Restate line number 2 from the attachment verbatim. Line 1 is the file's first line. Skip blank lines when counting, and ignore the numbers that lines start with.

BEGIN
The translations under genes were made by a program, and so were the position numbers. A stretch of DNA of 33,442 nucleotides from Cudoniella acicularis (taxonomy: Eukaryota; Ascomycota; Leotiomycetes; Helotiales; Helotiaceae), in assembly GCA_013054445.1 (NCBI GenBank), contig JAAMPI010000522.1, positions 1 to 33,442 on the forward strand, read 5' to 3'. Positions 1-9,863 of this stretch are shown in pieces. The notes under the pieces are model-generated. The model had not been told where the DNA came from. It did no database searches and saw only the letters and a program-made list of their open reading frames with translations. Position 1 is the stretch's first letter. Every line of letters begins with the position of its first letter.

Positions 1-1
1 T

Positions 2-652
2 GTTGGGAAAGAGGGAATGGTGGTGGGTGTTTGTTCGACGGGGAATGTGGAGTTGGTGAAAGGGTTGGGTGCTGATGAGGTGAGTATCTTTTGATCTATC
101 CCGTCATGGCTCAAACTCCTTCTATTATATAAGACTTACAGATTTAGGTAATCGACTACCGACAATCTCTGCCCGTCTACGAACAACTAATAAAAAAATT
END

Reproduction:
Positions 1-1